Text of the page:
Makerspace Development 06/11/15


tech-episodeToday’s Question: Will Mini-Mills crash the 3D Printer Party?

As Moore’s law takes hold in the 3D Printer market, you have to be careful that you aren’t blindsided by some other technology looking to crash the party.

At, we caution against thinking of makerspace development as being just about 3D printing.

In fact, makerspace development is primarily about building strong strategic networks that will serve the needs of makerspace members 5-7 years out.

It’s also about conducting an on-going education process that builds a culture that values creative energy. One that will not put random obstacles in the way of self-directed projects.

Having said that, technology does play a significant role in resource allocation in the short and near-term. Long-term resource allocation depend on Metcalfe’s Law and Reed’s Law.

Understand that technologies come and go. However, the laws that govern the lifecycles of technologies stay the same.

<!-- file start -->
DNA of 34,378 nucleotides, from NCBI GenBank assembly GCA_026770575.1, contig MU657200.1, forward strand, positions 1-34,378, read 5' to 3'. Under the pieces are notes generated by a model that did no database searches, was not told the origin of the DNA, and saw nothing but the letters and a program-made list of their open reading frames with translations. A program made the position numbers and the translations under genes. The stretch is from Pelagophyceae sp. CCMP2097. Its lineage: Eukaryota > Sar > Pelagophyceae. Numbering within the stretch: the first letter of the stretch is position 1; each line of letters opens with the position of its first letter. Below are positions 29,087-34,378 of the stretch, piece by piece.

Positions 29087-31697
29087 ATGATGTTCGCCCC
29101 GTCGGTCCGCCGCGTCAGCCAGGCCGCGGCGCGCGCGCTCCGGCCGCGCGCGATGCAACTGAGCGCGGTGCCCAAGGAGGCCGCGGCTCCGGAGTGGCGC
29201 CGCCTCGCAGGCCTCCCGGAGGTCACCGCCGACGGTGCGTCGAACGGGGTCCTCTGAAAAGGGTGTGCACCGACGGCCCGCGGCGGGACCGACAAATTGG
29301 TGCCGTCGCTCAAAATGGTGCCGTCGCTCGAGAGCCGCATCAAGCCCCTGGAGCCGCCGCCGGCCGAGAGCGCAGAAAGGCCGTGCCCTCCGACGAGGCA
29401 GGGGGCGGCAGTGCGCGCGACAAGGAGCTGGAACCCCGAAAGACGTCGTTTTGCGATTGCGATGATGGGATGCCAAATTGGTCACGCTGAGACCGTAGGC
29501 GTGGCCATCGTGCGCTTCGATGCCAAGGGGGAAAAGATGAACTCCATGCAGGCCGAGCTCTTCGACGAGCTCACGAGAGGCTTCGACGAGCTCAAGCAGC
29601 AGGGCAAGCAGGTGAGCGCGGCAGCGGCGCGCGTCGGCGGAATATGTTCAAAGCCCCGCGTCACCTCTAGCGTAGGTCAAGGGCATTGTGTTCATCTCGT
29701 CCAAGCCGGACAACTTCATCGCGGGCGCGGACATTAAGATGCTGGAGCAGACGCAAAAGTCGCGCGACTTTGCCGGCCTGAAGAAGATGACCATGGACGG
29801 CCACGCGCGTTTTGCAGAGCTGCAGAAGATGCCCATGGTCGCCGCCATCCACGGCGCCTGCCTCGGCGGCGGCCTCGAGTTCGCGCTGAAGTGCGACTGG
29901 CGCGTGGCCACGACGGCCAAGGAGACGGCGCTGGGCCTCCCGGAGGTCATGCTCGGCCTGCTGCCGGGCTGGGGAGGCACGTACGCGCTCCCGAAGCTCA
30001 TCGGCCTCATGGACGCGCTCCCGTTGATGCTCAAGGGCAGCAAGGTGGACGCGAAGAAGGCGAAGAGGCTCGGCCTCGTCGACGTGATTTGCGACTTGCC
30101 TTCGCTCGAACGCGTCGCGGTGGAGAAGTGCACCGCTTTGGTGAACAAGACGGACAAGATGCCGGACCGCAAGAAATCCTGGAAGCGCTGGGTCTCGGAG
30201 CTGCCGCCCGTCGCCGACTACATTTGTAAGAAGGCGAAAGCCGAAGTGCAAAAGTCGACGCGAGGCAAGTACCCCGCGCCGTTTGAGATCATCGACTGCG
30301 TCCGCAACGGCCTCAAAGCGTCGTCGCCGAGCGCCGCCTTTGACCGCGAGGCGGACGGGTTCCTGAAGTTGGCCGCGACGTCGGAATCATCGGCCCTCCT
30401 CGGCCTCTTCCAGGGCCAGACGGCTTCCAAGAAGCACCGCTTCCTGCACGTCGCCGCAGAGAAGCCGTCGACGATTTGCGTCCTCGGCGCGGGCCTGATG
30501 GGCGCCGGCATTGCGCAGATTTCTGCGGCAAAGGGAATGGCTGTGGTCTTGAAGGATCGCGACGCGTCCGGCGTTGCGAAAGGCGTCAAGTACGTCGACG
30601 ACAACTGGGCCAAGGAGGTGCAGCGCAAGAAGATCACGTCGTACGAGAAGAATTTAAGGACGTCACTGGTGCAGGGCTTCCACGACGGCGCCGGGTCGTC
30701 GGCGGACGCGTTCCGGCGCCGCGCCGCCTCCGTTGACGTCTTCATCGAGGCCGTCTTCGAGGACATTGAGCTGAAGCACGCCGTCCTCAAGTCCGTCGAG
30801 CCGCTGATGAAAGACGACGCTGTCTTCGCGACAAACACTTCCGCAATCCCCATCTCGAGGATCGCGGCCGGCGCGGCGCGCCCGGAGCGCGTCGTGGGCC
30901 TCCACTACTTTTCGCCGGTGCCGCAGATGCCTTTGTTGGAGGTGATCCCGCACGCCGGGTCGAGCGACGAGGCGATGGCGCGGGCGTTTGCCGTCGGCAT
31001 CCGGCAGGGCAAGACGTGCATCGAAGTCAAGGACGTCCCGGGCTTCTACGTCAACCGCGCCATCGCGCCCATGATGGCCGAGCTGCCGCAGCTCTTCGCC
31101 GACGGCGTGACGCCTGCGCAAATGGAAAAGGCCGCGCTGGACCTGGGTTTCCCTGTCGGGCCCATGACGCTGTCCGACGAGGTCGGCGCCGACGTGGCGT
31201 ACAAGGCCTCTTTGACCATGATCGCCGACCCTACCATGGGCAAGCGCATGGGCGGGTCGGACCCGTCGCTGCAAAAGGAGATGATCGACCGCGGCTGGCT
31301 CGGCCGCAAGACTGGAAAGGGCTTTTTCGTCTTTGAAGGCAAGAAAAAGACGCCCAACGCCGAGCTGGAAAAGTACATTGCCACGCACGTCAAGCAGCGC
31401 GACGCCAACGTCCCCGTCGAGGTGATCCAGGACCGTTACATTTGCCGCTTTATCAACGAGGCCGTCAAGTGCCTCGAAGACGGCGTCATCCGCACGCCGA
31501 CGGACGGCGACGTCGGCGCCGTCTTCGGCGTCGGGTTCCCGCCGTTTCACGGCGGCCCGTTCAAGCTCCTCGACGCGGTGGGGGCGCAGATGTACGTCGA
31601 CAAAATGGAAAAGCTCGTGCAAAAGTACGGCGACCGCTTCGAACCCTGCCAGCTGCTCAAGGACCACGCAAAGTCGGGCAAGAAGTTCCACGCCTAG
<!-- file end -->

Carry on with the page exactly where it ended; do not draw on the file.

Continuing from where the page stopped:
The first stage of a process like makerspace development is governed by Moore’s law.The Second stage is govern by Metcalfe’s Law which deals with the potential each successful makerspace has to spur development of other makerspaces.

The third stage is governed by Reed’s law which deals with potential value created when makerspaces choose to bring away into smaller groups.

This brings us back to the question of mini-mills vs. desktop 3D printing.

For the record, this is an issue of additive manufacturing versus subtractive manufacturing. Additive which means building up a prototype layer by layer and subtractive which means trimming away unwanted pieces.

In general, 3D printers produce prototypes and short runs using plastic filaments. Whereas subtractive manufacturing produces prototypes and short runs out solid materials like wood or metal.

Obviously, this is further complicated by desktop machines that can do both additive and subtractive prototyping.

Desktop 3D printing makes sense for makerspaces that want to build a community of cutting edge creatives who want to push the boundaries of physical structures.

Desktop mini-mills, on the other hand, make a lot of sense for makerspaces that want to support members who want to create replacement parts. It also makes sense for makerspaces that serve members engaged in jewelry prototyping.

Zachary Alexander